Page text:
Looking forward, Buffett foresees insurance underwriting results for 1983 to be no sight for the squeamish. For the industry, 1982 would seem bad enough, with Best estimating a combined industry ratio of 109.5; in short, that means that every dollar of insurance float cost $1.095, or a 9.5% annual rate. However, Buffett cautions that this relatively lousy results are a best case estimate, for in any given year, “it is possible for an insurer to show almost any profit number it wishes, particularly if it (1) writes “long-tail” business (coverage where current costs can be only estimated, because claim payments are long delayed), (2) has been adequately reserved in the past, or (3) is growing very rapidly.”

Looking over his competitors’ results, Buffett’s nose has caught some unpleasant whiffs, noting that “several large insurers opted in 1982 for obscure accounting and reserving maneuvers that masked significant deterioration in their underlying businesses.” Herein lies the wisdom—“In insurance, as elsewhere, the reaction of weak managements to weak operations is often weak accounting. (It’s difficult for an empty sack to stand upright.)”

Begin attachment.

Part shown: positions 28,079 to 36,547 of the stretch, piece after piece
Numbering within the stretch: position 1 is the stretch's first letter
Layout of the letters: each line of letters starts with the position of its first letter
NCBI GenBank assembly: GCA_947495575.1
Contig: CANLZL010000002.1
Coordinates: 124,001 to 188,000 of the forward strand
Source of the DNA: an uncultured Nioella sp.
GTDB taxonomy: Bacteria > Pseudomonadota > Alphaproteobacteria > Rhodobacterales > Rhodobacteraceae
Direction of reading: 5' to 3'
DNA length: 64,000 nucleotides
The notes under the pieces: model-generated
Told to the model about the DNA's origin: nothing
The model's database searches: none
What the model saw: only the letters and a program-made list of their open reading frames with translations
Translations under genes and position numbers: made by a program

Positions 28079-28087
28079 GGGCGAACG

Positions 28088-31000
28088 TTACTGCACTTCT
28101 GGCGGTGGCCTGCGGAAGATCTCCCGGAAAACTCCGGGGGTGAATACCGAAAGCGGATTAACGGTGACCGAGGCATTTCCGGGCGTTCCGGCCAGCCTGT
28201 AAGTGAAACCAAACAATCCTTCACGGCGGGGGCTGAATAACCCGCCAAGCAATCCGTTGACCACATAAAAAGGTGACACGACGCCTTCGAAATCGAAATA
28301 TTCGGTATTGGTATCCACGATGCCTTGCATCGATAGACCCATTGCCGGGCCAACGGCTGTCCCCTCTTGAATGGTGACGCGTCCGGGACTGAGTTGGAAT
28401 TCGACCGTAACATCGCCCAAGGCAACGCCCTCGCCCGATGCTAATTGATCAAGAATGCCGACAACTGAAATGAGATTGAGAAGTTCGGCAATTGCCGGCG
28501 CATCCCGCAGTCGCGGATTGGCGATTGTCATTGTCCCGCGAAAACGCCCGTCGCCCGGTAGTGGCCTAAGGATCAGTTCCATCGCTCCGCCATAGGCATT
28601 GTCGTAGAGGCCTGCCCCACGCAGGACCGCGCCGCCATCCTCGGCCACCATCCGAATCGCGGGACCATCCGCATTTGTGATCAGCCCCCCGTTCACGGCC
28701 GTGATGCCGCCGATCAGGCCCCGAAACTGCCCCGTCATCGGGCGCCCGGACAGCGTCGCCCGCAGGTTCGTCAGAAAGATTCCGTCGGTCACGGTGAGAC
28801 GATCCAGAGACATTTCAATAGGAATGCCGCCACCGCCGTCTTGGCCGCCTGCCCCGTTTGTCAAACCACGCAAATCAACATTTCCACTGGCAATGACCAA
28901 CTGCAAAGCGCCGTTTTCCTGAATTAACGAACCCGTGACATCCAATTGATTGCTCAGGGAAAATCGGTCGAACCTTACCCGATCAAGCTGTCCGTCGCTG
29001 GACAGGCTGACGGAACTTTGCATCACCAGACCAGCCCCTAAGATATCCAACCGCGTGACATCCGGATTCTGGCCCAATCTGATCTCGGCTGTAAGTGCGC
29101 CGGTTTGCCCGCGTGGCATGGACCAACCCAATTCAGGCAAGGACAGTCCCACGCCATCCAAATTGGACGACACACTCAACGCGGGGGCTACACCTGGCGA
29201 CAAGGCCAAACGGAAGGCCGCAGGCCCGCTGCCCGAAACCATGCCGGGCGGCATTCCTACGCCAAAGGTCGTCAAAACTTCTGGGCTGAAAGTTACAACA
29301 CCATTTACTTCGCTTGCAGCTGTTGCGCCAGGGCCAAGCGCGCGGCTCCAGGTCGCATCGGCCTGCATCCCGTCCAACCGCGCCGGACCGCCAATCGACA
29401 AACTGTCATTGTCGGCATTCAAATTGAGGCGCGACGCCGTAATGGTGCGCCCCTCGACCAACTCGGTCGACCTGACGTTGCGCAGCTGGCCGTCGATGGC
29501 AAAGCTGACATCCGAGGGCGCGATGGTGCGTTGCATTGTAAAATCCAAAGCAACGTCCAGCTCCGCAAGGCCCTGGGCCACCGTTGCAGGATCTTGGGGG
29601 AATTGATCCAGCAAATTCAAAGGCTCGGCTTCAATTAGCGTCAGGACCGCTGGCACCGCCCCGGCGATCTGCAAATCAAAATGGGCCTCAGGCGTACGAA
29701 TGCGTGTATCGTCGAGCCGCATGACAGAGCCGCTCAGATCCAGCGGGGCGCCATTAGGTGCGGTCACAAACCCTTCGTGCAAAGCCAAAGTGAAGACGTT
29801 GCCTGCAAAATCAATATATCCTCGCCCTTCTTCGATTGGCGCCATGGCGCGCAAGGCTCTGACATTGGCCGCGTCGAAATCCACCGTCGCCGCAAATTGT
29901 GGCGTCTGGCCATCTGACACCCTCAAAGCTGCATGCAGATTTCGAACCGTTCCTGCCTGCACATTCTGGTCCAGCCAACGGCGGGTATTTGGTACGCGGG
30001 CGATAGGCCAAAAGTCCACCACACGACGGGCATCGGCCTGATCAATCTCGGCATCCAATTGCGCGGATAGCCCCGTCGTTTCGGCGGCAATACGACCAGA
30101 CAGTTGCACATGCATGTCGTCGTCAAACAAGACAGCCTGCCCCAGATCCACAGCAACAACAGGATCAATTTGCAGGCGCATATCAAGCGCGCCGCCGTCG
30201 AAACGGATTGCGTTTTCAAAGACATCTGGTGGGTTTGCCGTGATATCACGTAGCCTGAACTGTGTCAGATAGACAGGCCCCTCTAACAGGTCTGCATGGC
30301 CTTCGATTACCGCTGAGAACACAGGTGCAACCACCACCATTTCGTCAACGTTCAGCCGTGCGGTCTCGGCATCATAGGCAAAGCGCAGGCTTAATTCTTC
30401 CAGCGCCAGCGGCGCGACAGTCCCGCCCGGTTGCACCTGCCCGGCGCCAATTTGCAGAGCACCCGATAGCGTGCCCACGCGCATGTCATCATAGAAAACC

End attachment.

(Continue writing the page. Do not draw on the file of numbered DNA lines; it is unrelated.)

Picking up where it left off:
The root of this temptation lies in the fact that insurance is a commodity business; its service amounts to a promise, and most purchasers take every insurer’s word to be that of the saint. Even worse, in insurance, barriers to entry are few; anyone with sufficient regulatory capital and a John Hancock can make a promise. Insurance then, unlike other commodity businesses, almost always operates “under the competitive sword of substantial overcapacity.” Only in those rare cases where there is a natural or financial megadisaster does capacity retreat; and until such an event, Buffett forecasts that the insurance industry will not be profitable.

Lastly, Buffett concludes with some reflections on issuing equity for acquisitions. Their golden rule is that they will not issue shares unless they receive as much intrinsic business value as they give. Of course, stated so simply, no rational business manager should reject it; but in practice, very many do, using a variety of odd rationalizations and linguistic high jinks.